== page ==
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      Wrongful Death Suit in Raymondville Officer-Involved Shooting

      A fire truck ax is at the center of controversy in a Raymondville wrongful death suit filed in federal court.

      It stems from a February 2009 fire at a home on West San Francisco Street in Raymondville.

      Carlos Cortez, a man described in court documents as "mentally ill," was shot to death by a Raymondville police officer after he reportedly grabbed the ax and swung it at the lawman.

      Juan Guerra represents the plaintiff's family.

      Reporter: "Why do you believe the police department should have known that he was mentally ill when they were handling him?"

      Attorney: "Because they already knew when I was the D.A. [district attorney] ... That we identified 10 mentally ill people... They knew that this Carlos was mentally ill... So they're just starting to be gun-ho about it."

      The civil suit claims the city failed to properly train employees on how to handle people with mental disabilities.

      Cortez suffered from Bi-Polar Disorder and was not taking his medication at the time, according to Guerra.

      He adds how the officer should have first used pepper spray, a stun gun or even rubber bullets to subdue Cortez.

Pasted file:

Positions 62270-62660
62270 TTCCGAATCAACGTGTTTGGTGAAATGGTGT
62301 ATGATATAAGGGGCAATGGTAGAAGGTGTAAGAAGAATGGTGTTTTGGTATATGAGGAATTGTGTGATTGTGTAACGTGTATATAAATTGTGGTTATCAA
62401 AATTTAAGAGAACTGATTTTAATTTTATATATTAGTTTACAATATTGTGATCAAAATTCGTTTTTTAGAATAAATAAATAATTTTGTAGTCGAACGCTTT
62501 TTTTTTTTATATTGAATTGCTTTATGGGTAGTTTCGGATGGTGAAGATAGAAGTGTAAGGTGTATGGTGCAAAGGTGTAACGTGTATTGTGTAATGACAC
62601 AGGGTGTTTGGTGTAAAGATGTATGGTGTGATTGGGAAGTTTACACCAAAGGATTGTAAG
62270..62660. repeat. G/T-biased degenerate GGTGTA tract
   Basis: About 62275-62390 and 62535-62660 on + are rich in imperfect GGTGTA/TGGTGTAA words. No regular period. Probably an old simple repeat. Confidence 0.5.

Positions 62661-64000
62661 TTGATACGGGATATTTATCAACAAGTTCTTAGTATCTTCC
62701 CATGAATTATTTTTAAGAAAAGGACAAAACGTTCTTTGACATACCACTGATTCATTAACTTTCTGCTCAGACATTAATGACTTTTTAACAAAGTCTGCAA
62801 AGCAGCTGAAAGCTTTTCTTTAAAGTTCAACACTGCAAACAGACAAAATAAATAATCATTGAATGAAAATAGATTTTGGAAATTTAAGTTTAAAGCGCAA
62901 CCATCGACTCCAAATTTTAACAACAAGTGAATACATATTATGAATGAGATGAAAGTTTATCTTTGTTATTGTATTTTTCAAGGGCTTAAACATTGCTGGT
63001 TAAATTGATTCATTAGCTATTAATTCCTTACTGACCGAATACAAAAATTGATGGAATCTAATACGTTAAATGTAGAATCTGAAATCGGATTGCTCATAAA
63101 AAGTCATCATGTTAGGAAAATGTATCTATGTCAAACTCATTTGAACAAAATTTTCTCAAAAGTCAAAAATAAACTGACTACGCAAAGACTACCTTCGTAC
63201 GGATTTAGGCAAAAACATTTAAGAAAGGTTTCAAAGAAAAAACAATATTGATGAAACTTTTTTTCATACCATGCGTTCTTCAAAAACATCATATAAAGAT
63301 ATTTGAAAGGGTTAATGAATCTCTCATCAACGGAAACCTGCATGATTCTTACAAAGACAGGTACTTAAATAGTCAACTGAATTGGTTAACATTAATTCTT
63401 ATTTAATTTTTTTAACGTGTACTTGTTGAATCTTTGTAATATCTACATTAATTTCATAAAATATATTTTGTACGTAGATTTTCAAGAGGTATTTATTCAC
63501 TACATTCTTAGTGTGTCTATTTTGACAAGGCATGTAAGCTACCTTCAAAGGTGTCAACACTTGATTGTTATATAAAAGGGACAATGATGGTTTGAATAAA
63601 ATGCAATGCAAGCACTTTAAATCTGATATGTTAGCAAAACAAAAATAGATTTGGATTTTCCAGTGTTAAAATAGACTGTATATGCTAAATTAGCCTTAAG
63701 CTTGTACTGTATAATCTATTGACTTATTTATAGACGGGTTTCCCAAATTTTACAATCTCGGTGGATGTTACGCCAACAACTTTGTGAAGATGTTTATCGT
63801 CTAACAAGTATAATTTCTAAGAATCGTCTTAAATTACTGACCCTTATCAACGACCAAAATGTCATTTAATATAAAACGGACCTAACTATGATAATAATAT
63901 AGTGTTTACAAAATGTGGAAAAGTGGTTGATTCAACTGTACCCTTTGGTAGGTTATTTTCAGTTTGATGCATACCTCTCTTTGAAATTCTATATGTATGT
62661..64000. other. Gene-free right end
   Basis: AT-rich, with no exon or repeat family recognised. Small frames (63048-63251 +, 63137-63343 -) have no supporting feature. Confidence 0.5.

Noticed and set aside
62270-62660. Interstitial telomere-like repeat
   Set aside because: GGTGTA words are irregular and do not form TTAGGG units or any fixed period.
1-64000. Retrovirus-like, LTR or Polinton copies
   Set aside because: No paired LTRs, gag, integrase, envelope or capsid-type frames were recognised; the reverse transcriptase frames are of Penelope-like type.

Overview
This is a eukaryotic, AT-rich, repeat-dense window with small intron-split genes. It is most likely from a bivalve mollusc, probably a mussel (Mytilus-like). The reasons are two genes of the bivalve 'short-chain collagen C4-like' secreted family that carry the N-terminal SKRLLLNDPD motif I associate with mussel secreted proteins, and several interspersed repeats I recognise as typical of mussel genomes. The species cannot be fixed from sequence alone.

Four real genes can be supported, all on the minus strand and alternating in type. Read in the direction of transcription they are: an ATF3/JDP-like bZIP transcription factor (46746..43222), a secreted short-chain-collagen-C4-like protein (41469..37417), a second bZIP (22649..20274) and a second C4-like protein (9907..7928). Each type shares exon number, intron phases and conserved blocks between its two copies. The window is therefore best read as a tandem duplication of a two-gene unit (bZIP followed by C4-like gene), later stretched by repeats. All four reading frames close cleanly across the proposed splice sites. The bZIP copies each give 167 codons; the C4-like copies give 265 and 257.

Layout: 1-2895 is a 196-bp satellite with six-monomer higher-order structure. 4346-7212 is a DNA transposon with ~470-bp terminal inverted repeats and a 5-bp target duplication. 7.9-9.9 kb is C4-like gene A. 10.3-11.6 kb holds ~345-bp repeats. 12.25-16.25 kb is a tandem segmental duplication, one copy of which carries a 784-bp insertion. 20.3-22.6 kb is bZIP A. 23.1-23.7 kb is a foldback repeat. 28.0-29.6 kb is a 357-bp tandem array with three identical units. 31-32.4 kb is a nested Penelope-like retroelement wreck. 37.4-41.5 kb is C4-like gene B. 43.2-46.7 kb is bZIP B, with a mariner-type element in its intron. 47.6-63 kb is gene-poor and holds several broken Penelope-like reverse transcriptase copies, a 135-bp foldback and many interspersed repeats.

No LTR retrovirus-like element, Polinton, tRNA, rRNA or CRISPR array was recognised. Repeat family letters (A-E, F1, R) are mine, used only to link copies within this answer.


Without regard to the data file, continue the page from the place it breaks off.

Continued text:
The city defends the officer who still works at the department.

      Eleazar Garcia is city manager in Raymondville.

      "He was absolved of any wrong doing," Garcia said.

      The city manager said the case was investigated by the Texas Rangers.

      It was even no billed by a Grand Jury which meant there was insufficient evidence for a criminal trial.

      Guerra plans to use eyewitness accounts to prove the officer was in no imminent danger for lethal force.

      "He was acting like a child... like a child that sees a fire truck... and is curious about what they have... he wasn't threatening anybody... yea, he grabbed the ax... but he was just like a child playing," Guerra explained.

      The plaintiffs are seeking an unspecified amount in damages for alleged civil rights violations.